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Kinship carers not adequately supported

The charity Family Rights Group has warned that family and friends carers are not receiving adequate support from local authorities to help them raise some of the country's most vulnerable children. When children are unable to live with either of their parents, official guidance stipulates they should be enabled to live with a member of their extended family or social network, provided this is feasible and in the child’s best interests. Yet one of the largest series of studies to date, by Family Rights Group, in partnership with Oxford University’s Centre for Family Law and Policy, has uncovered a major lack of support for family and friends carers or ‘kinship carers’ and the estimated 250,000 children living with them.The study found that 45% of English local authorities had not published a family and friends care policy, despite being required by the government to do so by the end of September 2011. The study also found that 76% of carers surveyed felt they did not have enough understanding of the legal options and the implications for the level of support they would receive to make informed decisions. These options include:

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Where do children live when international relationships breakdown?

An article by Richard Gregorian, principal of Gregorian Emerson Family Law Solicitors (www.gelaw.co.uk) and Gavin Emerson, Brief Strategic Therapist.

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Proving "Alcoholism" (Alcohol Dependence Syndrome) in Family Law

The Implications for testing in London Borough of Richmond v B and Others [2010] EWHC 2903 (Fam) (Mr Justice Moylan) One of the more common reasons for the instruction of experts in family law cases is in the "proving" of alcoholism (alcohol dependence syndrome), harmful or problem drinking, or alcohol abuse (an issue which warrants a separate article). In extreme cases where the alcohol-related behaviour creates physical risk for the child (the stereotypical example being given of dropping the baby into hot bathwater), the facts may speak for themselves and the court able to protect the welfare of the child, through its range of available orders without requiring a formal diagnosis.Consistent with the abuse of alcohol in society, and the fact that physical manifestations of alcohol-related behaviour simply represent the tip of an iceberg, the main body of which is comprised of the emotional and psychological problems underlying such destructive behaviour, there are many more cases of seemingly otherwise "normal" working and middle class families where alcohol abuse is a concern expressed by one of the parents but where the children have not been directly impacted by its use.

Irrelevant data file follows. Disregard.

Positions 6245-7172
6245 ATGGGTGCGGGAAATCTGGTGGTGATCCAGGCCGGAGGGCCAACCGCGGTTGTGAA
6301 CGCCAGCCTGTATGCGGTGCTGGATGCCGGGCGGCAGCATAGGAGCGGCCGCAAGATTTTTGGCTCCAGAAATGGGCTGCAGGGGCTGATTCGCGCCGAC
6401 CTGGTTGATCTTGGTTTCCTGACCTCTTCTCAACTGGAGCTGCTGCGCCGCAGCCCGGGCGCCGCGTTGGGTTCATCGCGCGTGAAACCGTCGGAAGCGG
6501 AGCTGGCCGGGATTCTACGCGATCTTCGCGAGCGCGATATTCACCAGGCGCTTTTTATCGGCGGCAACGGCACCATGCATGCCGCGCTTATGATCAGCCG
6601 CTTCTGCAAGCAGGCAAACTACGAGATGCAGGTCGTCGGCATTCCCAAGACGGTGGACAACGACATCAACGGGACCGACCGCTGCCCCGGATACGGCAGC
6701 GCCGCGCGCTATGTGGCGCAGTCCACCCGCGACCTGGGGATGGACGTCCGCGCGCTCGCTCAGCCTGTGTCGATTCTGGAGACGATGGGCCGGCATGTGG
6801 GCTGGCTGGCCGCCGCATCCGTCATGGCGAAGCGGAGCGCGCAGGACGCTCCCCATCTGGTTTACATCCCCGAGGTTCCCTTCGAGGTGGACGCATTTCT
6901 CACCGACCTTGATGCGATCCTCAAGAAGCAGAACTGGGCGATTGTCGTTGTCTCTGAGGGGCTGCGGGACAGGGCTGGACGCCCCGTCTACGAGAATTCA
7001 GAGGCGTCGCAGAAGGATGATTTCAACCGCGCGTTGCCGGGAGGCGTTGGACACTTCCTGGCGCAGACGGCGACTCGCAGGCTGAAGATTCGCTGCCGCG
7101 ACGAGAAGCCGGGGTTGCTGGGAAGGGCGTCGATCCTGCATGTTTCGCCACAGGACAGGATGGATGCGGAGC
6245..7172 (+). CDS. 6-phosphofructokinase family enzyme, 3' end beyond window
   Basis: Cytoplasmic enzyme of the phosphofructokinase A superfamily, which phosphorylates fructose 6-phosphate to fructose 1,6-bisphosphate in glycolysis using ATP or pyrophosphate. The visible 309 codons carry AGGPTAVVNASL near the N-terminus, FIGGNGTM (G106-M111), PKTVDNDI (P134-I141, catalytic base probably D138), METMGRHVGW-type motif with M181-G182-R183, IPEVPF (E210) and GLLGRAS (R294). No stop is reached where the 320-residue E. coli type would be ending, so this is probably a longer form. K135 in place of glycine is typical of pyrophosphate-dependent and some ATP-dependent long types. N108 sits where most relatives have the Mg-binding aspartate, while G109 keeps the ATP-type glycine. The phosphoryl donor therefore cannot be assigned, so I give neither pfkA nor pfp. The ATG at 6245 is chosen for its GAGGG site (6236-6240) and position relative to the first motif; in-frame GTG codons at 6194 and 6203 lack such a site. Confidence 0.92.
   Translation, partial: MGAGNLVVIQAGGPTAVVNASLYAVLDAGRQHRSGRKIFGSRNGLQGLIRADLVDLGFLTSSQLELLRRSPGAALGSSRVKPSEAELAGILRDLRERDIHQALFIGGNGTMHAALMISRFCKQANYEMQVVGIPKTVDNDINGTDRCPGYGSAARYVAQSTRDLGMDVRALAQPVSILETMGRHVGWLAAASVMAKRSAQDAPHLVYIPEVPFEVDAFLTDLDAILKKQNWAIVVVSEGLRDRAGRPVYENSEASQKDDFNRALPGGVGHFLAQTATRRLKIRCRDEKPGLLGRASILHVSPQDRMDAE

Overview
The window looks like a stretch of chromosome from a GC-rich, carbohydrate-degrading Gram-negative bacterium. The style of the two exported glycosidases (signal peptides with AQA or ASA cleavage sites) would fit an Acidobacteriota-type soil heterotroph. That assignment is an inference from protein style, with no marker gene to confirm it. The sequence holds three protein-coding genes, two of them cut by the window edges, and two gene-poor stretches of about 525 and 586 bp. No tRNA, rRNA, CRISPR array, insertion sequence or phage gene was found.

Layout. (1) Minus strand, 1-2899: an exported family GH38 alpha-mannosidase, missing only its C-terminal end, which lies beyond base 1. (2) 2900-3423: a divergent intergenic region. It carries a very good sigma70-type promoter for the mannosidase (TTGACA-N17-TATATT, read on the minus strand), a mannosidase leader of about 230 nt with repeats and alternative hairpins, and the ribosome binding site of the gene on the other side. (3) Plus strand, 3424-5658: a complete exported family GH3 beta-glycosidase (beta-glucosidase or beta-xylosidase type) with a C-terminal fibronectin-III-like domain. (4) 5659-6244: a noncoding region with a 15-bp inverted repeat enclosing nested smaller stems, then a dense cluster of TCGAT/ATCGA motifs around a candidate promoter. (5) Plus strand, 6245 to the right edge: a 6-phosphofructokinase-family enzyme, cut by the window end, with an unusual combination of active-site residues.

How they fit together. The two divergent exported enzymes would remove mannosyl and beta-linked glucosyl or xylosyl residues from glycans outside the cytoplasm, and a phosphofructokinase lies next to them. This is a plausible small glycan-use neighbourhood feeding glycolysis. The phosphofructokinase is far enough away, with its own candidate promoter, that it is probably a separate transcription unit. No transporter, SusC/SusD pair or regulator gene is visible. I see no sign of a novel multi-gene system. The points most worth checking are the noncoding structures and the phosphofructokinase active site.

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The Importance of Non-Legal Skills in "Private Law" Disputes Relating to Children, Including International Relocation ("Leave to Remove") Cases



An article by Richard Gregorian, principal of Gregorian Emerson Family Law Solicitors (www.gelaw.co.uk) and Gavin Emerson, Brief Strategic Therapist.